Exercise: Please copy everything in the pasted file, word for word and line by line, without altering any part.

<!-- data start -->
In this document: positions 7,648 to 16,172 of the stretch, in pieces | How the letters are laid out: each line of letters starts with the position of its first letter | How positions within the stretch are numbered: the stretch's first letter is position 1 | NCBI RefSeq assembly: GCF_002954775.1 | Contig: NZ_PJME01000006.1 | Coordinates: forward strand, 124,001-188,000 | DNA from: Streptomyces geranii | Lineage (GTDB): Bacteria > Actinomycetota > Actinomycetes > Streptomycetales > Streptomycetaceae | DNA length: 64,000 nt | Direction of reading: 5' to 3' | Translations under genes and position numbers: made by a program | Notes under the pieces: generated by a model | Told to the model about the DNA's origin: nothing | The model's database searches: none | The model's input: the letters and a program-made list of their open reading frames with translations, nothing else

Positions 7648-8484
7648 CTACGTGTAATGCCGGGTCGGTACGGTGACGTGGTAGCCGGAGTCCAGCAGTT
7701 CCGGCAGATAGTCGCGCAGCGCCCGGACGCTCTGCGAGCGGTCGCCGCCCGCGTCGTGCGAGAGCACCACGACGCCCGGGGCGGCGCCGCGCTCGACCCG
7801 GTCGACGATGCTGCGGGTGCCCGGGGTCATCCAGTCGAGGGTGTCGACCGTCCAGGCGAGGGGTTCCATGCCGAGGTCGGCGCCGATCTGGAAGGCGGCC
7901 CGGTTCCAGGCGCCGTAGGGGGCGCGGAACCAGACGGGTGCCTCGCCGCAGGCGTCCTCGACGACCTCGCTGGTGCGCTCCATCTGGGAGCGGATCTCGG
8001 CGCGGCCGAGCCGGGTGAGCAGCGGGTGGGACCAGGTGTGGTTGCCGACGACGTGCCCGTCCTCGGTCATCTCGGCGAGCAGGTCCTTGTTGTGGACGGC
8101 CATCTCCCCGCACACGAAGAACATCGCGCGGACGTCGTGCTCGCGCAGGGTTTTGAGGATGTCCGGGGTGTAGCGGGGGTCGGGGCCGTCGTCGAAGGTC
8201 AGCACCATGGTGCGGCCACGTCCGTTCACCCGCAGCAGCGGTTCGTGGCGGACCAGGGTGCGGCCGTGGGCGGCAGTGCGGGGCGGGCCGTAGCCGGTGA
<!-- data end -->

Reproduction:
In this document: positions 7,648 to 16,172 of the stretch, in pieces | How the letters are laid out: each line of letters starts with the position of its first letter | How positions within the stretch are numbered: the stretch's first letter is position 1 | NCBI RefSeq assembly: GCF_002954775.1 | Contig: NZ_PJME01000006.1 | Coordinates: forward strand, 124,001-188,000 | DNA from: Streptomyces geranii | Lineage (GTDB): Bacteria > Actinomycetota > Actinomycetes > Streptomycetales > Streptomycetaceae | DNA length: 64,000 nt | Direction of reading: 5' to 3' | Translations under genes and position numbers: made by a program | Notes under the pieces: generated by a model | Told to the model about the DNA's origin: nothing | The model's database searches: none | The model's input: the letters and a program-made list of their open reading frames with translations, nothing else

Positions 7648-8484
7648 CTACGTGTAATGCCGGGTCGGTACGGTGACGTGGTAGCCGGAGTCCAGCAGTT
7701 CCGGCAGATAGTCGCGCAGCGCCCGGACGCTCTGCGAGCGGTCGCCGCCCGCGTCGTGCGAGAGCACCACGACGCCCGGGGCGGCGCCGCGCTCGACCCG
7801 GTCGACGATGCTGCGGGTGCCCGGGGTCATCCAGTCGAGGGTGTCGACCGTCCAGGCGAGGGGTTCCATGCCGAGGTCGGCGCCGATCTGGAAGGCGGCC
7901 CGGTTCCAGGCGCCGTAGGGGGCGCGGAACCAGACGGGTGCCTCGCCGCAGGCGTCCTCGACGACCTCGCTGGTGCGCTCCATCTGGGAGCGGATCTCGG
8001 CGCGGCCGAGCCGGGTGAGCAGCGGGTGGGACCAGGTGTGGTTGCCGACGACGTGCCCGTCCTCGGTCATCTCGGCGAGCAGGTCCTTGTTGTGGACGGC
8101 CATCTCCCCGCACACGAAGAACATCGCGCGGACGTCGTGCTCGCGCAGGGTTTTGAGGATGTCCGGGGTGTAGCGGGGGTCGGGGCCGTCGTCGAAGGTC
8201 AGCACCATGGTGCGGCCACGTCCGTTCACCCGCAGCAGCGGTTCGTGGCGGACCAGGGTGCGGCCGTGGGCGGCAGTGCGGGGCGGGCCGTAGCCGGTGA